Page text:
Looking Ahead

There have been quite a few announcements recently about more Western weapons deliveries to Ukraine. Expect more this week as the Ukraine Defense Contact Group will convene on January 20. The group, usually referred to as "the Ramstein Format" after the U.S military base in Germany where its first meeting was held last April, is a U.S.-led group of more than 40 countries. It includes all 30 NATO allies, the two NATO invitees, Finland and Sweden, and also other non-NATO countries such as Australia, Israel, Japan, Morocco, Qatar, and New Zealand.

Before the next meeting in Ramstein, the defense chiefs of all 30 NATO allies will convene in Brussels on January 18-19 for a meeting of the Military Committee, NATO's highest military authority. The war in Ukraine is expected to dominate proceedings there, as well.

The European Parliament will hold its first plenary of the year in Strasbourg this week. Ukraine will, of course, feature prominently throughout the four-day session. Perhaps the most interesting debate is taking place on January 17: "the establishment of a tribunal on the crime of aggression against Ukraine." While no such tribunal is expected under the auspices of the United Nations -- Security Council member Russia could just veto it -- the EU is looking into ways to establish such a body.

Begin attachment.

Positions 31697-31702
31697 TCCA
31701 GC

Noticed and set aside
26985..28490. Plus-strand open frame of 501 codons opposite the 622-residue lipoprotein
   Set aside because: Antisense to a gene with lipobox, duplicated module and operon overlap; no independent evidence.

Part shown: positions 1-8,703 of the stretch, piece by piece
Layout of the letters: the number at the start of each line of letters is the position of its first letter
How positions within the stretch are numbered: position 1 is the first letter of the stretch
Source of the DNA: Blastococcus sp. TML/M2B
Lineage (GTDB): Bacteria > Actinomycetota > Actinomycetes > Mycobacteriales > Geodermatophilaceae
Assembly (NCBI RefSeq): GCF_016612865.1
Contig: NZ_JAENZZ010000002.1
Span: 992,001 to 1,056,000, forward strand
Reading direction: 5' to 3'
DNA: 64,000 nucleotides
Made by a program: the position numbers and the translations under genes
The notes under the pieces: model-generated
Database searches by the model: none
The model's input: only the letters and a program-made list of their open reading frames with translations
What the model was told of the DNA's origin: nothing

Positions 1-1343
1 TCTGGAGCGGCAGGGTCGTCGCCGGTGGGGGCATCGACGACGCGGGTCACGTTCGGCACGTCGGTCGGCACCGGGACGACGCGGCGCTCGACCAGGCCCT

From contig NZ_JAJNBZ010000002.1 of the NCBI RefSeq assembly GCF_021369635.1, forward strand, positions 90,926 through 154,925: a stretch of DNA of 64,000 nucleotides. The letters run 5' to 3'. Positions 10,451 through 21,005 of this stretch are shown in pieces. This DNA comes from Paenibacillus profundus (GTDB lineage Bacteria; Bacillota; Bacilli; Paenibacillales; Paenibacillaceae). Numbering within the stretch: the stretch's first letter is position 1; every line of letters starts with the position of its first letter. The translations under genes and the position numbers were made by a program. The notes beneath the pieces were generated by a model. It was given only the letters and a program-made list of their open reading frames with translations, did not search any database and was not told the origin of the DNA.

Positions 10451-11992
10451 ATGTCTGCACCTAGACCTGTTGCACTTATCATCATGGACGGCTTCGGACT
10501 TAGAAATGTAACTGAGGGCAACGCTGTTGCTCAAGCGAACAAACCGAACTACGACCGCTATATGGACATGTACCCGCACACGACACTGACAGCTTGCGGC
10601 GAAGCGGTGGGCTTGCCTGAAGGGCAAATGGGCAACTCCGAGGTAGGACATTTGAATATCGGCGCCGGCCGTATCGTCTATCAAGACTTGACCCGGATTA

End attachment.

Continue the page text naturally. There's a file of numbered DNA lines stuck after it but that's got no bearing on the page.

That's all for this week. Feel free to reach out to me on any of these issues on Twitter @RikardJozwiak or on e-mail at

Until next time,

Rikard Jozwiak

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    Rikard Jozwiak

    Rikard Jozwiak is the Europe editor for RFE/RL in Prague, focusing on coverage of the European Union and NATO. He previously worked as RFE/RL’s Brussels correspondent, covering numerous international summits, European elections, and international court rulings. He has reported from most European capitals, as well as Central Asia.

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About The Newsletter

Wider Europe

The Wider Europe newsletter briefs you every Monday on key issues concerning the EU, NATO, and other institutions’ relationships with the Western Balkans and Europe’s Eastern neighborhoods.

For more than a decade as a correspondent in Brussels, Rikard Jozwiak covered all the major events and crises related to the EU’s neighborhood and how various Western institutions reacted to them -- the war in Georgia, the annexation of Crimea, Russia’s support for separatists in eastern Ukraine, the downing of MH17, dialogue between Serbia and Kosovo, the EU and NATO enlargement processes in the Western Balkans, as well as visa liberalizations, free-trade deals, and countless summits.

Now out of the “Brussels bubble,” but still looking in -- this time from the heart of Europe, in Prague -- he continues to focus on the countries where Brussels holds huge sway, but also faces serious competition from other players, such as Russia and, increasingly, China.

To subscribe, click here.